Keeping your cat indoors will protect it from the very real dangers posed by cars, dogs, people and disease, including the fatal Feline Immunodeficiency Virus. However, we recognise that you don’t really get the final say when it comes to your feline master’s routine. Certain, active breeds - like the Bengal, Egyptian Mau, Abyssinian and Siamese - may grow restless indoors no matter how luxurious their surroundings. But, whatever the breed, a cat used to roaming the neighbourhood will be difficult to negotiate with. However, a com-purr-mise is paw-ssible. Use one, or a combination of these options to turn your backyard into a kitty-safe space.
As sharp as they are, your cat’s claws will not be able to get a grip on a metal fence. Although quite pricey, a barrier two metres or higher should deter even the most acrobatic feline. Be sure to plug any holes underneath the fence. Fictional studies suggest that cats are made out of liquid, so be careful of them leaking out of the smallest gap. Also, make sure to cat-proof any potential springboards, from which your cat could leap over the fence - you may need to install steel banding around tree trunks, for example. Finally, don’t neglect your neighbours side of the fence! You will need to coordinate with them to ensure no foreign cats have a springboard into your yard, where they will then be trapped. And beware of a conspiratorial dog digging an escape route for your little Mew-dini.
Installing roller bars at the top of your fence will prevent your cat from getting any purchase. The Oscillot system, for example, has four metal fins that rotate under pressure, foiling both your kitty and any dastardly invaders. If it is impractical to install this system around your entire fence-line, consider cat-proofing a smaller section of your yard for frolicking in. Don’t forget to eliminate springboards, or else your roller bars will become just another hurdle to clear.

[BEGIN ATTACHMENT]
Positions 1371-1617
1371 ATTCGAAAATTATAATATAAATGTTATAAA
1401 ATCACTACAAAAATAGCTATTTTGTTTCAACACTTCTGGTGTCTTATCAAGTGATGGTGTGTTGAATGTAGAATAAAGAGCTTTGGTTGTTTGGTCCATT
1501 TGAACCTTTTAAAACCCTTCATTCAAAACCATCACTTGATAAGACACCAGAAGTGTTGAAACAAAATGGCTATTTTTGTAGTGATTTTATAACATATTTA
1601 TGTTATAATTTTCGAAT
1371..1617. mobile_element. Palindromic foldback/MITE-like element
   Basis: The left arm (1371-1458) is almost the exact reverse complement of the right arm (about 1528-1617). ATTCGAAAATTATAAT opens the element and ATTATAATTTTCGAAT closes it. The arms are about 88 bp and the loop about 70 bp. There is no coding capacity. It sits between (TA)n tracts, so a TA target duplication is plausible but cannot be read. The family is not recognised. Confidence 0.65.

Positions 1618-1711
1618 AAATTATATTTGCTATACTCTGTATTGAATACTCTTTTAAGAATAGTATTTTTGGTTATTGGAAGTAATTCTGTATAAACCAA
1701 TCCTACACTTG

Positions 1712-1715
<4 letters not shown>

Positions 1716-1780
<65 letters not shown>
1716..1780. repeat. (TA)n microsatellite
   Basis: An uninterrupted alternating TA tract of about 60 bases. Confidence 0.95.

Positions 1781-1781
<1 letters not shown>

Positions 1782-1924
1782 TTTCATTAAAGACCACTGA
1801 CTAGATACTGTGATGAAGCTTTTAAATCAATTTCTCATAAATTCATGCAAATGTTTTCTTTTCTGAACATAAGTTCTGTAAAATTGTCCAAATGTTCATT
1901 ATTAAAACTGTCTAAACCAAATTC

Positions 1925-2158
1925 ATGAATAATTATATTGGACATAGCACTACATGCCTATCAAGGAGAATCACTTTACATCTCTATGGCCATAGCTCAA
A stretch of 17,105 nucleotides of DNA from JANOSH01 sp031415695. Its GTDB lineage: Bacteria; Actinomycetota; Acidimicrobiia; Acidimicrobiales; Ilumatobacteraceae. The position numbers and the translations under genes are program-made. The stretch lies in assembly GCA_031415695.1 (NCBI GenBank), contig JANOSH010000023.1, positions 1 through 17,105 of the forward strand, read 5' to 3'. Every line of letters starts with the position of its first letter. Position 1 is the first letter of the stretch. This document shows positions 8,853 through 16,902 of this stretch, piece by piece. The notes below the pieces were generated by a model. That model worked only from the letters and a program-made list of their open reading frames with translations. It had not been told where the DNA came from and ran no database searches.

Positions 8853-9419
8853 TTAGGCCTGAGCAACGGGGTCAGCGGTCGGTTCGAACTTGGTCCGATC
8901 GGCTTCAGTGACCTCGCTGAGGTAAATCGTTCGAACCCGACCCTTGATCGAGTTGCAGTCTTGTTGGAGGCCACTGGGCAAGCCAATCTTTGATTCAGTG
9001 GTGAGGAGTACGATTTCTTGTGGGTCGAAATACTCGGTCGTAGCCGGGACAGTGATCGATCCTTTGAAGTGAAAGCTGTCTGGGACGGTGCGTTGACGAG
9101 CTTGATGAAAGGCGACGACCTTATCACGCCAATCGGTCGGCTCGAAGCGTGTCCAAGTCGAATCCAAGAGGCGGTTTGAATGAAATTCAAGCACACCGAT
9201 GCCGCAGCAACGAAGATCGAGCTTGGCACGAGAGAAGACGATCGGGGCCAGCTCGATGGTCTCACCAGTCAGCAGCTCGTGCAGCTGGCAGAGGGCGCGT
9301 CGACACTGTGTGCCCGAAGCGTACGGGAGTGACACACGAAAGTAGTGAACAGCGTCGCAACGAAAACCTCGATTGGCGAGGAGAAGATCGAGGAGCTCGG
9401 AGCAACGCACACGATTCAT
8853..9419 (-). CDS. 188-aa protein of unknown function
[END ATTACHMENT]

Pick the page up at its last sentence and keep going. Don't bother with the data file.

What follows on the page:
We know they look sinister, but these plastic strips are quite harmless - designed to cause discomfort without actually hurting your furry friend. Simply install them on your fence, and ensure that there are no springboards from which to leap over the top.
The RSPCA recommends building or buying an outdoor cat enclosure, and we completely agree. An outdoor enclosure with a roof is by far the safest option for your cat, and guaranteed to keep any unwanted visitors away. Many enclosures come with sleeping areas for relaxing in, and if you keep them well stocked with toys and activities, your furry friend won’t be wanting for anything. Enclosures can be modified to make even more space for play, and can also be dismantled for easy transport.
While we recommend leaving the hard work with the experts, if you fancy yourself particularly handy you could DIY one of the above options. However, if you’re looking for guaranteed, quality enclosures that come together easier than your cat gets your attention, look no further.
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